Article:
Forbes -Bruce Japsen , CONTRIBUTOR APR 2, 2018 @ 09:01 AM  Health insurance companies are streamlining credentialing of physicians who contract with Medicaid health plans in hopes of boosting doctor participation in the program that provides care for the poor. A snapshot of new doctor credentialing begins Monday in Texas where the Texas Association of Health Plans and the Texas Medical Association (TMA) are launching a new venture that all 19 Medicaid health plans in the state can use. Participating health plans in the Texas “credentialing and verification organization” include Aetna, Centene, Cigna, UnitedHealth Group and Blue Cross and Blue Shield of Texas. It’s not uncommon for doctors to have to provide background information to confirm they are in good standing for each and every health insurance plan they contract with to provide care for patients. And doctors complain the credentialing process designed to improve patient safety and prevent fraud is actually creating problems that hurt patient access. “Anything that cuts through Medicaid’s tangled web of red tape is good for Texas physicians and good for our patients,” Texas Medical Association President Dr. Carlos Cardenas said. “The centralized credentialing organization should cut away a big knot of Medicaid hassles.” Across the country, physician participation in the Medicaid program varies. About 70% of office-based physicians accept Medicaid, the Kaiser Family Foundation reported last year, but the percentage of physicians accepting “new Medicaid patients varies by state, ranging from 39% in New Jersey to 97% in Nebraska.” In Texas, which didn’t expand Medicaid under the ACA, Medicaid participation is also impacted by reimbursement rates and the doctor shortage. Health plans don't want to see administrative issues like credentialing impacting impacting doctor participation given more than 4 million Medicaid [...]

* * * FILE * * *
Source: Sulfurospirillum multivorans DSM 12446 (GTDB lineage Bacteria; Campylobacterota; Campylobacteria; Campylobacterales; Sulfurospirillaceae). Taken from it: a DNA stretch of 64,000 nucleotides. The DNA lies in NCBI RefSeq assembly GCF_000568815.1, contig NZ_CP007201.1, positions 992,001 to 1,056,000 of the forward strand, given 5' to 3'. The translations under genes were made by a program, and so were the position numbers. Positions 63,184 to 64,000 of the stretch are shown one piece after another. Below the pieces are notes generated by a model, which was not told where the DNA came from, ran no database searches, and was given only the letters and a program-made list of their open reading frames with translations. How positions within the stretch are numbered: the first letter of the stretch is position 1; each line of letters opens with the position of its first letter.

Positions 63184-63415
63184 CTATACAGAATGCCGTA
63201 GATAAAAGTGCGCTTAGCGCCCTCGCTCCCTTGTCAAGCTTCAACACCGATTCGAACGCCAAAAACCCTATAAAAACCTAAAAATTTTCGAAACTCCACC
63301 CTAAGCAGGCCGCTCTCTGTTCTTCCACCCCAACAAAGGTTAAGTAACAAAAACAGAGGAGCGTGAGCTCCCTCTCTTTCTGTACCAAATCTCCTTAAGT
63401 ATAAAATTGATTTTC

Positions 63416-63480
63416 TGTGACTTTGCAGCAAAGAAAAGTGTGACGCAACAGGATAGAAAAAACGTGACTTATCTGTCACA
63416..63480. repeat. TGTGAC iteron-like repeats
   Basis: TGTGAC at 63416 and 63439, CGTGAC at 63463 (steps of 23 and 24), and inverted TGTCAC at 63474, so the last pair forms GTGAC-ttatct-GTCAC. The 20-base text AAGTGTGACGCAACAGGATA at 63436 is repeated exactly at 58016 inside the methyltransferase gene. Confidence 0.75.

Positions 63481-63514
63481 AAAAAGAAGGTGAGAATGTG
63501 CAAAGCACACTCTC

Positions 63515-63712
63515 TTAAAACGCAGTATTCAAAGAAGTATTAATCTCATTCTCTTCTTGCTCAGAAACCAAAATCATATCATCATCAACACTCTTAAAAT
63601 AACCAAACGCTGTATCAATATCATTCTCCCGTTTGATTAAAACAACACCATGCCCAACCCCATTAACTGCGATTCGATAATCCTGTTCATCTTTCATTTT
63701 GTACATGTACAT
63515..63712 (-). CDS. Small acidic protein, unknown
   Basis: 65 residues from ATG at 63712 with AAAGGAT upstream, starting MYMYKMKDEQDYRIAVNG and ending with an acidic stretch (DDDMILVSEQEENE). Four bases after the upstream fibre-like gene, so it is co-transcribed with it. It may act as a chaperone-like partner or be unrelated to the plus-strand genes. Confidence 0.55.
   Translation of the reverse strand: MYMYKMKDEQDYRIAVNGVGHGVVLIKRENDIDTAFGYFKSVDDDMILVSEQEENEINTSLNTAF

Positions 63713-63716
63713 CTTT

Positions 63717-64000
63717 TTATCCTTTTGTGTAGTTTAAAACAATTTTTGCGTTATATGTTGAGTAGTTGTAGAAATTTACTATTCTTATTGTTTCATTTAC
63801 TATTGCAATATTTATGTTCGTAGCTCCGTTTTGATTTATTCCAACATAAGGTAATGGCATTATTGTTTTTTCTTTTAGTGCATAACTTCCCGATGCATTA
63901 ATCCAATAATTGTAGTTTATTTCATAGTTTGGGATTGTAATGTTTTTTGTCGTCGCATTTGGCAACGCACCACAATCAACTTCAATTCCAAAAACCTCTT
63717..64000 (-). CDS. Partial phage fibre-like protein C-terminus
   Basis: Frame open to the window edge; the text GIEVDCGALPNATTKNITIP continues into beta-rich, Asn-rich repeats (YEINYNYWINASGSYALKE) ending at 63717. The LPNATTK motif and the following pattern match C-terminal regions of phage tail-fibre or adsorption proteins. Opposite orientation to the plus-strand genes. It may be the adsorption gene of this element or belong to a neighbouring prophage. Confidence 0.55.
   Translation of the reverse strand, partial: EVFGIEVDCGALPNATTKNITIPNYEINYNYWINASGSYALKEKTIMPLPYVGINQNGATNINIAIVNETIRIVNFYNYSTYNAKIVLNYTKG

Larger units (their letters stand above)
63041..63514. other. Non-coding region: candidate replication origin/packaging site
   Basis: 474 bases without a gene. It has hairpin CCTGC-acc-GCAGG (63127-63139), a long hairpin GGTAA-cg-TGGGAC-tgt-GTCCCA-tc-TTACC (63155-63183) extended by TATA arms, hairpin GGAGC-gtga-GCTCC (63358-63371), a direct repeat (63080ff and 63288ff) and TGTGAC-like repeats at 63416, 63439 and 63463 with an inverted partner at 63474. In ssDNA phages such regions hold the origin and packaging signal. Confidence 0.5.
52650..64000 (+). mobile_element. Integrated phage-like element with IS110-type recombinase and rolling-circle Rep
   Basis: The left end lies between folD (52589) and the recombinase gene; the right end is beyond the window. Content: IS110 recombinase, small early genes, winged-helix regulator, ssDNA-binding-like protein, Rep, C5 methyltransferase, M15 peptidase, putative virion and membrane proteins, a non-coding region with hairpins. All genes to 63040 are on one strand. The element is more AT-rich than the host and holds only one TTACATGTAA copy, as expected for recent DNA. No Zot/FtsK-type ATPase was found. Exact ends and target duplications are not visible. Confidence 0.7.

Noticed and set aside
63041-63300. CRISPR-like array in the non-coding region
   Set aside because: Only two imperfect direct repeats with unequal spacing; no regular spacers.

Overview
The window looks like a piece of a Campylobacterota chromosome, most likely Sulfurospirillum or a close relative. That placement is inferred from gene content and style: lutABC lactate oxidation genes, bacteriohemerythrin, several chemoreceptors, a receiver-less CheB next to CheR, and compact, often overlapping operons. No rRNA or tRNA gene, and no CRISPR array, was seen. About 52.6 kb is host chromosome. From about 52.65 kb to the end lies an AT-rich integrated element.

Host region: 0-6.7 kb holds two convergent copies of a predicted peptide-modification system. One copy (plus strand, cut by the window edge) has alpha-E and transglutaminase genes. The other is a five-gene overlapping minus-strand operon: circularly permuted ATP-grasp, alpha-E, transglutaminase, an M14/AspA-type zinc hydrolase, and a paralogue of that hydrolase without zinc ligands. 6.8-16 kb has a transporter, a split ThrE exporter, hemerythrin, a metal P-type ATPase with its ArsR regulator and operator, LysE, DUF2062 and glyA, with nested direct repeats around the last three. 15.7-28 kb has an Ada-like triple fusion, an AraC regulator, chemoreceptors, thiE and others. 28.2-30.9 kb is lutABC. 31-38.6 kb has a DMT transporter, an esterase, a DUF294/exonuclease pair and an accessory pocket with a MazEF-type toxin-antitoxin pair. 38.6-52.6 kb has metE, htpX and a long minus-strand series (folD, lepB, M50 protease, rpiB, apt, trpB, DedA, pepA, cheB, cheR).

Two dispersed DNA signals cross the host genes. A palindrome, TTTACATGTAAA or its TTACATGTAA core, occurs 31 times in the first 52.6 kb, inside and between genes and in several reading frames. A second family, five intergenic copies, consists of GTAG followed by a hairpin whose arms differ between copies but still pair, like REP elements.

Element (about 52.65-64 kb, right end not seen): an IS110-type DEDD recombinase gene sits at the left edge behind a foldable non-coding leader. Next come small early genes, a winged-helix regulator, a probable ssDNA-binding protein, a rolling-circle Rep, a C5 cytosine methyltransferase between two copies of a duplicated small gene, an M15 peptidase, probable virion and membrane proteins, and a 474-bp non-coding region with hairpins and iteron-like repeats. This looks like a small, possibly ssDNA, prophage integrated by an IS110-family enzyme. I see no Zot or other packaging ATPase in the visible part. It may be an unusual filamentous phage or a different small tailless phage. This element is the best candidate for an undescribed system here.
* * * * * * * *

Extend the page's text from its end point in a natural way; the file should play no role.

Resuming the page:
CMS issues final rule allowing states to pick essential health benefits